China had made striking progress in the last 27 years, but while its development model remains focused on fixed investment and export, it will be difficult for the country to go develop further, said Stephen Roach, Morgan Stanley's chief economist in a speech at CEIBS Executive Forum.
Mr. Roach recommended that in the next three to five years, the transformation in China would be to move out of exports and investment, and much more into the neglected sector-private consumption. That does not mean the exports and investment won't grow, for China still needs investment for urbanization and industrialization, and exports to create job opportunities and boost output. However, what China needs the most is a more balanced and diversified economic growth model.
China is probing into the necessity of rebalancing economic development, said Mr. Roach. A key issue is the gap between the country's urban and rural areas. Farmers need to earn a higher income and consume more, which is not presently possible. Narrowing the gap will be difficult and it will take time, and it is likely that the consumption capacity of people in urban and rural areas will never be absolutely identical.
Mr Roach referred to a survey that shows that Chinese households have become increasingly dissatisfied with the level of saving since 1997. One might think it unusual because it is well know that Chinese families have the highest savings rate in the world. But according to the survey, they are not happy with it. The reason for this is economic insecurity, which has caused people to save as a precautionary measure. Chinese leaders have wisely made boosting domestic consumption and, in particular, establishing a national security plan a focus of their 11th Five Year Plan.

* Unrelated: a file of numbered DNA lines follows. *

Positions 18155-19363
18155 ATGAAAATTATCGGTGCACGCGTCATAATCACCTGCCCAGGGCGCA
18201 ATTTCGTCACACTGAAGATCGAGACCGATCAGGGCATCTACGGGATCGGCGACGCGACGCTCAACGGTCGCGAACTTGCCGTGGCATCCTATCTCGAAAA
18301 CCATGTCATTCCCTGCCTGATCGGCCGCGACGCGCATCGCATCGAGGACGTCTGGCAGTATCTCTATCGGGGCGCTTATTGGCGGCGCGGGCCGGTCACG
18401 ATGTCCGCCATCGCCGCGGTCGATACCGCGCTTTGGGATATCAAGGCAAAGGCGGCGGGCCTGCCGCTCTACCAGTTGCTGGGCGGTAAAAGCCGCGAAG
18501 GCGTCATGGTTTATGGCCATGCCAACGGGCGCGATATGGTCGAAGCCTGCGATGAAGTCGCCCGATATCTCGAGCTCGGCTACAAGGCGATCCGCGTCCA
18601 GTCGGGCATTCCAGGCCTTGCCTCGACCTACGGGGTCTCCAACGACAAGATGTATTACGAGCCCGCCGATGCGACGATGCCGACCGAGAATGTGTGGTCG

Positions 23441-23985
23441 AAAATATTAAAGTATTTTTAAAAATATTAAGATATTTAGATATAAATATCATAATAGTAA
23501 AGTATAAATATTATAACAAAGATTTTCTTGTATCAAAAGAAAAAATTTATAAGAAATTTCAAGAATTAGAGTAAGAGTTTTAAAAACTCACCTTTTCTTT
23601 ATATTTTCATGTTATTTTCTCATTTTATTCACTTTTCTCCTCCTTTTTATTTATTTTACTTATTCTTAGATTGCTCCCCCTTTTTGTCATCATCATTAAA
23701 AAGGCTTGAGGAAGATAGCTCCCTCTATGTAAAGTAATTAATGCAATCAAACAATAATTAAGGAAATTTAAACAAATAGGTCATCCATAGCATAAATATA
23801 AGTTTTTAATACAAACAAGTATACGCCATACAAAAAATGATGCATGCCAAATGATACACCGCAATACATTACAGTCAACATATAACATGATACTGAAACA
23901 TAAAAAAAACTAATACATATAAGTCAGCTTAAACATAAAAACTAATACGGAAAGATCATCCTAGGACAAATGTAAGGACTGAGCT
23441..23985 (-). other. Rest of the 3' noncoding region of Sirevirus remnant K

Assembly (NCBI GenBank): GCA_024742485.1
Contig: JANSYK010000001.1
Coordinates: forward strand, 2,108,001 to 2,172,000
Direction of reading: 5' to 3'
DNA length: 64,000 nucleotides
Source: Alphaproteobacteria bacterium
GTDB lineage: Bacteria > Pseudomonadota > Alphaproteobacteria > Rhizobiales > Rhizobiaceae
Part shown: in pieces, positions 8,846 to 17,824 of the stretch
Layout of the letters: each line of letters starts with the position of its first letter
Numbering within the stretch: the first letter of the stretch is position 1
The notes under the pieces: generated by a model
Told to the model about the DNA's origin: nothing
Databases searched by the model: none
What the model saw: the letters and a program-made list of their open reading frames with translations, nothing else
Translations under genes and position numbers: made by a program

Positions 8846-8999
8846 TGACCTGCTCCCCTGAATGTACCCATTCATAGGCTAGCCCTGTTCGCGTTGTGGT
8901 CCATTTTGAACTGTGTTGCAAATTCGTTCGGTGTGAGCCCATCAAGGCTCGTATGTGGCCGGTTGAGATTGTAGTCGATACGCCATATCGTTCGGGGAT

This by no means indicates that the Chinese consumers are about to emerge as the world's economic engine as their starting point is very low. The gap between the personal consumption of the US and that of China is too huge to be filled instantly. The two figures in 2005 were 9 trillion for the US and 1 trillion for China respectively. It means that for every one percentage point the American consumers weakens, the Chinese consumers will have to grow 9% point to make up the gap. That is not going to happen overnight.
Conversely in the US, something needs to be done to curb the extravagant spending of US consumers as their savings rate is the lowest in the world. Mr. Roach concluded that if American customers save more and Chinese customers save less, the world would be more economically stable.